Counter-protesters showed up at the walkout.Photo by Samson Amore
Chappelle's special debuted on Netflix Oct. 5, and the internal battle at Netflix has been raging since. Several Netflix employees declined to go on the record out of fear of retaliation.
B. Pagels-Minor, a former Netflix programmer and Black, trans and nonbinary person who is 33-weeks pregnant, was one of the original organizers of the walkout alongside transgender activist Ashlee Marie Preston.
Pagels-Minor said they were fired Oct. 14 after being accused of leaking private financial information to Bloomberg. Pagels-Minor denies involvement in the leak and told dot.LA they were fired roughly two and a half hours after the walkout was announced.
"How can you have transphobic content and not have counter-content that specifically shows trans lives," Pagels-Minor questioned. "Like most people, I didn't think it was very funny," Pagels-Minor added. "I'm a black trans person, and Dave Chappelle seems to think those people don't exist."
The walkout organizers' demands include creating a new fund for investing in transgender talent, revising internal policies to determine what content on the streamer is "harmful," and hire more transgender executives.
"Transparent" showrunner Joey Soloway addresses the rally.Photo by Samson Amore
"Trans people are in a Holocaust. But trans people are also out here dreaming of safety, dreaming of time, which is a privilege… time to imagine, create, to write their stories," said Joey Soloway, a showrunner for Amazon's Emmy Award-winning series "Transparent" who attended the rally. "The line is simple: Stop making things worse."
In his new show, Chappelle called himself "Team TERF" (Trans-exclusionary radical feminism), a term that's used for people who, among other things, don't believe transgender women are women. "TERF" is a term that's also been used to describe "Harry Potter" author J.K. Rowling, whose own anti-transgender missives have caused a stir in recent years. Chappelle was keen to align himself with Rowling in "The Closer" and spent a sizeable portion of his special arguing against transgender people's right to exist, claiming sex and gender are "a fact."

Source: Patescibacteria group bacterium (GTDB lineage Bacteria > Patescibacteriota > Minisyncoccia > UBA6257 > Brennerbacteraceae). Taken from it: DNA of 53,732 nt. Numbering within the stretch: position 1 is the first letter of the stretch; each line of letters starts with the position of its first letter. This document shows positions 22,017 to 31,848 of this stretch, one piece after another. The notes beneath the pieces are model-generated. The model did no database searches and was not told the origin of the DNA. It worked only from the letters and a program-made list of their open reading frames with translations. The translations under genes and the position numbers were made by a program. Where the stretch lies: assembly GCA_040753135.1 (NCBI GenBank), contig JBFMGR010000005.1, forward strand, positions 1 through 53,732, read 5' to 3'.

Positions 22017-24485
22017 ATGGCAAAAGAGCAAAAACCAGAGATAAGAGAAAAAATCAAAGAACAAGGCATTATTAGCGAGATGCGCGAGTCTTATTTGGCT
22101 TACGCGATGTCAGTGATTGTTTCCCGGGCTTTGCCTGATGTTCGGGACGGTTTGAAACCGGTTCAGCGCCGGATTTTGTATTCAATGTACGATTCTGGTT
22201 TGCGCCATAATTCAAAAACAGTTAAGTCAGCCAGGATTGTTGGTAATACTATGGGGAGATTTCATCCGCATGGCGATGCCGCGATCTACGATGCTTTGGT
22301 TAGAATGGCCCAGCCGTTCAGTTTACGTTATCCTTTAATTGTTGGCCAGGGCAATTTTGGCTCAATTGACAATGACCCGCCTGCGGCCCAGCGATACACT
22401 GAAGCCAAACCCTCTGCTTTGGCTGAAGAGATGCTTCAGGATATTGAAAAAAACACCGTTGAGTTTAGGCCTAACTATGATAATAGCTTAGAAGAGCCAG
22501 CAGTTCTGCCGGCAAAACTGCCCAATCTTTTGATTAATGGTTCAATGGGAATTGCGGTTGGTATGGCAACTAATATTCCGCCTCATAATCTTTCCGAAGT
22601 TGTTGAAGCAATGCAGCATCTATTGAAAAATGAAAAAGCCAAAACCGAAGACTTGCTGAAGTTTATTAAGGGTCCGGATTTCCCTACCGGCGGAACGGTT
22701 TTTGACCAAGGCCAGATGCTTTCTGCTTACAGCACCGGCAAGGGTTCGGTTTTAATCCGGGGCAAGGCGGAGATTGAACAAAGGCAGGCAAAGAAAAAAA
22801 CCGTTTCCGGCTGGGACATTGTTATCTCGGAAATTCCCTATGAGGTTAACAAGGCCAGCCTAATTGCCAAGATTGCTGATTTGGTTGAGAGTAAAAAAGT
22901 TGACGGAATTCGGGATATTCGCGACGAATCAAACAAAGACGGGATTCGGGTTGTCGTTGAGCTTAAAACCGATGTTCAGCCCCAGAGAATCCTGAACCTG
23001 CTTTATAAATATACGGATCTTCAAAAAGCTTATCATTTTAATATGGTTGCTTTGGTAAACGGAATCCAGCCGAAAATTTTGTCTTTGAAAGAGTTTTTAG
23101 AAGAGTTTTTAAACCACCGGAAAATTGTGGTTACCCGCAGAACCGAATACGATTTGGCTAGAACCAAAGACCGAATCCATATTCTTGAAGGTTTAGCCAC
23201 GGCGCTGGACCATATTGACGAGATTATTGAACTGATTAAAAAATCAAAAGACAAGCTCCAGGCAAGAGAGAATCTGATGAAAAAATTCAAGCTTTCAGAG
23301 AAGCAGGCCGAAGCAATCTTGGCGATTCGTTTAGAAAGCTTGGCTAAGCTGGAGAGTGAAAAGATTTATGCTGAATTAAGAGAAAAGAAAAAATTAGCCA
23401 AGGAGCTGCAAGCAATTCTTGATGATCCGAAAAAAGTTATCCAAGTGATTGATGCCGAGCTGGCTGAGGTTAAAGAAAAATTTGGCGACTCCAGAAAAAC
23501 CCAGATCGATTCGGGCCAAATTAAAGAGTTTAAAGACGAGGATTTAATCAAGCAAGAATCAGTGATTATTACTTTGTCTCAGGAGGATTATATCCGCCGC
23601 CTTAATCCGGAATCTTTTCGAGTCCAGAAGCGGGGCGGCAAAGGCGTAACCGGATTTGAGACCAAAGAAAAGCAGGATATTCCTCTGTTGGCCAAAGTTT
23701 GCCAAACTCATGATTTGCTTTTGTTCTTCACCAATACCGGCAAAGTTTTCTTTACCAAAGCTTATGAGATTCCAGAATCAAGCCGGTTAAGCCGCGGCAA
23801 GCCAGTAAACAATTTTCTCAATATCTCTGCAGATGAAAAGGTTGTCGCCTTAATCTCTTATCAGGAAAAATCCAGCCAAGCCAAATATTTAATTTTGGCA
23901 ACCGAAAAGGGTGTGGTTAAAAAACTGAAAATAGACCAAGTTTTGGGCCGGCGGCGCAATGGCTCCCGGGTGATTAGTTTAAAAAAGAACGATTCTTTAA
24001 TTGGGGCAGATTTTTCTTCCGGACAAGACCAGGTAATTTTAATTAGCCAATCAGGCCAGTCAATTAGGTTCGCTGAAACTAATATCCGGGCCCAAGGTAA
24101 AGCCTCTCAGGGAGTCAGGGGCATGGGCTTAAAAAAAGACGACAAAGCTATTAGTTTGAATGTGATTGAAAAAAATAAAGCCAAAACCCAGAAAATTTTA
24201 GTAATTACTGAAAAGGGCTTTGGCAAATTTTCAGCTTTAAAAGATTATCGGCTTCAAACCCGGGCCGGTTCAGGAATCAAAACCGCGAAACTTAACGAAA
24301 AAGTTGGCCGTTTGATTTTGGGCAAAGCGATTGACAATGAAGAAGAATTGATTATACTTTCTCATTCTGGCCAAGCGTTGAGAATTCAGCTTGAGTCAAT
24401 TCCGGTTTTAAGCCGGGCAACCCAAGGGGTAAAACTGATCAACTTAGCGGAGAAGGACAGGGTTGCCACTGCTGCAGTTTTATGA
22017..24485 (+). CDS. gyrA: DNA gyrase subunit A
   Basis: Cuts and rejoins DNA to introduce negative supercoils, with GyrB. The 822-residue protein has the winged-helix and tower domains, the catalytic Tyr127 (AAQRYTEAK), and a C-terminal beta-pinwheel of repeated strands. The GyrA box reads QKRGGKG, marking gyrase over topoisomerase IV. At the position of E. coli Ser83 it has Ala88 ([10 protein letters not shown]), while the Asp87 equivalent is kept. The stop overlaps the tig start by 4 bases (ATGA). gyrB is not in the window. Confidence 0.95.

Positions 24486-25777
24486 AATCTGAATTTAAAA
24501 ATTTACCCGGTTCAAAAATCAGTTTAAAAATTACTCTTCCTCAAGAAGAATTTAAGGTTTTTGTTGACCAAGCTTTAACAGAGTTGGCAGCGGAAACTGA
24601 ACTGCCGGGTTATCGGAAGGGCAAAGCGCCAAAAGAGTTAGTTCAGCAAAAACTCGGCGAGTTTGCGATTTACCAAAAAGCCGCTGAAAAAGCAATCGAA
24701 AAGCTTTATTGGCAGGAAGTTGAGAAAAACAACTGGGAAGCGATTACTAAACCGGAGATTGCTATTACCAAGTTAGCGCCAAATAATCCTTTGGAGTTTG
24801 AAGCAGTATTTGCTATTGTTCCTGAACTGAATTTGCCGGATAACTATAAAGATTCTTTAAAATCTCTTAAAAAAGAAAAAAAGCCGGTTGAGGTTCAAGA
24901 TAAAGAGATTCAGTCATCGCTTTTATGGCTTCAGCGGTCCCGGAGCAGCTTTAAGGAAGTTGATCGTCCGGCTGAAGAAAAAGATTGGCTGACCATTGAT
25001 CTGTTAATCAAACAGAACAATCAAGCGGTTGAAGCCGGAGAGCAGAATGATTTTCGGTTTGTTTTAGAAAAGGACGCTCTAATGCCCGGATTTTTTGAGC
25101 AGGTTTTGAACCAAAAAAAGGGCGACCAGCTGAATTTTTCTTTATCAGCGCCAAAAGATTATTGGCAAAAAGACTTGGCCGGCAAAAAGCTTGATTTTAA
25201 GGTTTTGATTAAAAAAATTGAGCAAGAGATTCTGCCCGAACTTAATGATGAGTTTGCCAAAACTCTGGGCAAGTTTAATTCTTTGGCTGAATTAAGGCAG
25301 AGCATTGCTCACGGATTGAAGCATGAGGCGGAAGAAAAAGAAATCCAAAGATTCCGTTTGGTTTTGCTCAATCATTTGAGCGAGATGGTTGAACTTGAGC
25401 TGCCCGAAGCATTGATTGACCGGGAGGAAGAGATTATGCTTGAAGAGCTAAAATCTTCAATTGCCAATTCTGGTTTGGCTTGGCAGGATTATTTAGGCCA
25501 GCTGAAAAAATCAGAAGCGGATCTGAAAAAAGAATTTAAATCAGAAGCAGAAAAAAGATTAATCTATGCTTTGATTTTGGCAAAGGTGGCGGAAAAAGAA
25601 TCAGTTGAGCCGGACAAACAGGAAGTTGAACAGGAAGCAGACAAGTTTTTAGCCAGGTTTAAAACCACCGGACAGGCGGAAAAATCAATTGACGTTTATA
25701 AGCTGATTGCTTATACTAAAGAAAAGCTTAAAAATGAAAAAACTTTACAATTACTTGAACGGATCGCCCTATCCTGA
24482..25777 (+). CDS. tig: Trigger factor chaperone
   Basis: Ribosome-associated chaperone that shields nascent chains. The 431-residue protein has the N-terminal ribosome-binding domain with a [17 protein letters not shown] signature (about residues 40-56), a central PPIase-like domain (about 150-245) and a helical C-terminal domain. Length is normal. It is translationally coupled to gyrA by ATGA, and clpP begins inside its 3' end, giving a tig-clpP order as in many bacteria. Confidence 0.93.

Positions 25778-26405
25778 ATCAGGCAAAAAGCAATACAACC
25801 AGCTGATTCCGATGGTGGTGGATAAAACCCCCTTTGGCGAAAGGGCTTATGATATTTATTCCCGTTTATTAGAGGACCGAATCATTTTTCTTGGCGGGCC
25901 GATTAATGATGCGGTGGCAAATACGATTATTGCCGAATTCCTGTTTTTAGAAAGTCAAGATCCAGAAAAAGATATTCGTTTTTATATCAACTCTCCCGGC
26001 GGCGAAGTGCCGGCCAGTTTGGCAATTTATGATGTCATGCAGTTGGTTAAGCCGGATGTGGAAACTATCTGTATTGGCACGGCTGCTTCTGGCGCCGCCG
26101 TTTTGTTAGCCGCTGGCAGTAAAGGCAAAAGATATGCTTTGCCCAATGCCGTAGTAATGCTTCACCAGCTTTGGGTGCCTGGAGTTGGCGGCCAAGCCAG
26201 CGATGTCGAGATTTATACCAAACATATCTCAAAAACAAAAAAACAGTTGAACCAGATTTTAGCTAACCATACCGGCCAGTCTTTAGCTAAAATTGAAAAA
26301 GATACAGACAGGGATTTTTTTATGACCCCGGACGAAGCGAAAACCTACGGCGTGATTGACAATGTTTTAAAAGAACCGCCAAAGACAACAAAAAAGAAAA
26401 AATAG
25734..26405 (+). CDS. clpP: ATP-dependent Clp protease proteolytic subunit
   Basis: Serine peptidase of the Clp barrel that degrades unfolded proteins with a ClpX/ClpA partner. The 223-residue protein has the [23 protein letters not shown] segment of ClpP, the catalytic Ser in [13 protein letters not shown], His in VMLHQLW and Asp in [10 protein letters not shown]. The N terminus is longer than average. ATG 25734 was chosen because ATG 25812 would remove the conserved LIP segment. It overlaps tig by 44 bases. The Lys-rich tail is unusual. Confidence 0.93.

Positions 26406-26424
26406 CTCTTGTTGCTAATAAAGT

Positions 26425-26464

The backlash on social media to Chappelle's comments was swift. Netflix's "Dear White People" showrunner (and transgender woman) Jaclyn Moore tweeted the day after "The Closer" aired that she was leaving the company. "I will not work with them as long as they continue to put out and profit from blatantly and dangerously transphobic content," Moore said. Several other Netflix employees have vocally opposed the special on social media.
LGBTQ advocacy group GLAAD criticized the special after it aired and said, "Dave Chappelle's brand has become synonymous with ridiculing trans people and other marginalized communities."
Netflix has addressed the issue – CEO Ted Sarandos made it clear Netflix wouldn't drop "The Closer" from its platform since Chappelle is one of their top performers – and Variety reported last week Sarandos also said the streamer has "a strong belief that content on screen doesn't directly translate to real-world harm."
Chappelle's jokes have targeted transgender people before. Daphne Dornan, a transgender actress living in San Francisco, was the butt of Chappelle's jokes in his past special "Sticks and Stones" and again in "The Closer." Dornan, who was a comedian, died by suicide in October 2019 and left behind a young daughter.
Burbank City Councilmember Konstantin Anthony warned that Netflix's decisions could harm its larger ambitions and echoed support for a boycott.
Netflix recently inked a lease for a 170,000 square foot animation studio in Burbank. Anthony said he'd advocate for the company's transgender employees in the area.
"We don't need millions and millions of dollars backing those words," Anthony said at the rally.
Follow dot.LA reporter Samson Amore's coverage on Twitter @Samsonamore.
This story has been updated to clarify how the tussle unfolded.